The maize would have looked like the ear pictured on the left. Eventually, this type of corn was crossed with the Virginia Southern dent on the right to create the field corn that we feed to animals. You wouldn't want to eat any of these.
"It wouldn't have been particularly sweet," Tracy said.
Sweet corn is the result of a mutation that replaces some of the corn's starchiness with sugar. It spread from the Iroquois to European settlers in the late 1770s. While it's considerably sweeter than the nasty stuff the Pilgrims ate — due to a mutation in a gene called Sugary1 — it wouldn't taste much like the corn we know.
"From that time, it has gone through quite a few changes. Today, through conventional breeding, we have genes in it that make it sweeter, maintain its quality longer, and make it much more tender," Tracy said. "If people had the opportunity to taste Jeffersonian sweet corn and modern sweet corn, there'd be no question what they'd prefer." That original sweet corn was only about 10 percent sugar, but it also was about 25 percent phytoglycogen, lending it a nice, creamy texture. In the next major corn transition — to supersweet corn in the 1970s through a variation in the Shrunken2 gene — that creamy texture was lost, even as the sweetness of the corn skyrocketed.
Among the thirteen genes known to affect corn sweetness, however, industrious agronomists have found an even better gene to work with, called SE, and they made "sugar enhanced corn."
"That's the most popular for fresh market today," Tracy said. "It gives a sugar level of 20 to 25 percent and it turns out to be very tender."
But even as modern consumers prefer the SE corn — and often find the supersweet corn too sweet — the Shrunken2 corn is making a comeback as retailers prefer its longer shelf life.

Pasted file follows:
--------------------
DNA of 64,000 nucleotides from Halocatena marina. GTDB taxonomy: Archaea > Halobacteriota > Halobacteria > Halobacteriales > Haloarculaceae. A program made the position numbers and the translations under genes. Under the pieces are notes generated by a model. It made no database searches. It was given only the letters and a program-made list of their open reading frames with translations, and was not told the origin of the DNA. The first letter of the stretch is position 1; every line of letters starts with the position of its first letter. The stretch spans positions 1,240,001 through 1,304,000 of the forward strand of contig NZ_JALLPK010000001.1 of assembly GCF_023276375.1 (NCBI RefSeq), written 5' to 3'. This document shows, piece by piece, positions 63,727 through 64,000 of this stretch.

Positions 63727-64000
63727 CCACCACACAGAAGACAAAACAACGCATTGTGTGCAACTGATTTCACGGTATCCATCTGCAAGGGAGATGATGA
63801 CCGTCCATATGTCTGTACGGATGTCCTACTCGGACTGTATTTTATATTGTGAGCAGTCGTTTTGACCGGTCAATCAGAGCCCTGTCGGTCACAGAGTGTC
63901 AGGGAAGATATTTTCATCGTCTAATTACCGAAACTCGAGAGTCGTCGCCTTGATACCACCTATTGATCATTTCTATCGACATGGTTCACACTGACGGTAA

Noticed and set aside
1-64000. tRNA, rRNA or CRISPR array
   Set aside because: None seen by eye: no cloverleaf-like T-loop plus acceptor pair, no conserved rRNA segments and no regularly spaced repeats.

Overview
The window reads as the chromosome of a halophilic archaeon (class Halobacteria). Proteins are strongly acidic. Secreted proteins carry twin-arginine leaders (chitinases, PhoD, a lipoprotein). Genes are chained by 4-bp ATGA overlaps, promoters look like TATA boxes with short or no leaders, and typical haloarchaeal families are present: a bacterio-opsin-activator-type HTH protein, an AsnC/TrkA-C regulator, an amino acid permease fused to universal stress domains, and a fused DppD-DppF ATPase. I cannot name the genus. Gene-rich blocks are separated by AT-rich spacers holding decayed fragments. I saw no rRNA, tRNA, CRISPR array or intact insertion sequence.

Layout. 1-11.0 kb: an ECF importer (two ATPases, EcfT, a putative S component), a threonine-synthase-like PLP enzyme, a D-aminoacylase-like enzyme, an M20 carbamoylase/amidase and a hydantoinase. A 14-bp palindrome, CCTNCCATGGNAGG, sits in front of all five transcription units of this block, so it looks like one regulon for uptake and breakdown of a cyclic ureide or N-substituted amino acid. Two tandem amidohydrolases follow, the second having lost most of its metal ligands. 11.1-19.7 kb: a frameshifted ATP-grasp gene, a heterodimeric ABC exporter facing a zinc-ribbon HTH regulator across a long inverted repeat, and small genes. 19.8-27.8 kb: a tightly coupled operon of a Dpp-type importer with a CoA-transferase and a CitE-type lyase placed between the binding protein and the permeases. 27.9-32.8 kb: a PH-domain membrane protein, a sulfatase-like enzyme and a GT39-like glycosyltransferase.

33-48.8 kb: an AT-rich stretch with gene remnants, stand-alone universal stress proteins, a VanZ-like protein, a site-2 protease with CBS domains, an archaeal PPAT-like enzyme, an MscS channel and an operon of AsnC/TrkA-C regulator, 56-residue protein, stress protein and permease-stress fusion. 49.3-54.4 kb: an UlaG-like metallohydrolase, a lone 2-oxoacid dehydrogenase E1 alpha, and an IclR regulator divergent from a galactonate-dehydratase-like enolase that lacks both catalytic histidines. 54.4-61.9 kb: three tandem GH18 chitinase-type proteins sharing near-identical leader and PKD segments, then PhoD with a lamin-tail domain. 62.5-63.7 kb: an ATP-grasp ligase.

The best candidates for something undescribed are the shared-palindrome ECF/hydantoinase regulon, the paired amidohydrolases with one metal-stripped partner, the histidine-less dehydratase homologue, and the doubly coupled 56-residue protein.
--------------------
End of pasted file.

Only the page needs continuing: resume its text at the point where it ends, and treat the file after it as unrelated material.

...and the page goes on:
Retailer and food processor demands, rather than your fresh-vegetable interests, play a major role in the evolutionary history of potatoes as well. Though they were not present at that original feast, they have been a major part of the holiday since Lincoln created it in 1863.
Potatoes are now driven by a decidedly nonfestive activity: the making of french fries and potato chips. Almost a mirror of corn genetics, agronomists have ratcheted up the starch in potatoes and turned down the sugar, said Gregory Porter, a potato specialist at the University of Maine.
"High-starch french fries, when they fry, don't get soggy," Porter said. "Low sugars are important because high sugars in potatoes would result in a dark brown discoloration. High-starch potatoes result in a nice golden-colored fry."
So the modern potatoes of today, even the round ones that look more like their colonial predecessors, have undergone major biological changes.
"When you look at potatoes that would have initially come in the 1700s, those potatoes weren't being selected for processing ability," Porter explained. "Those potatoes probably would have been round and had lower starch content and high sugars. They would not have made good french fries or potato chips."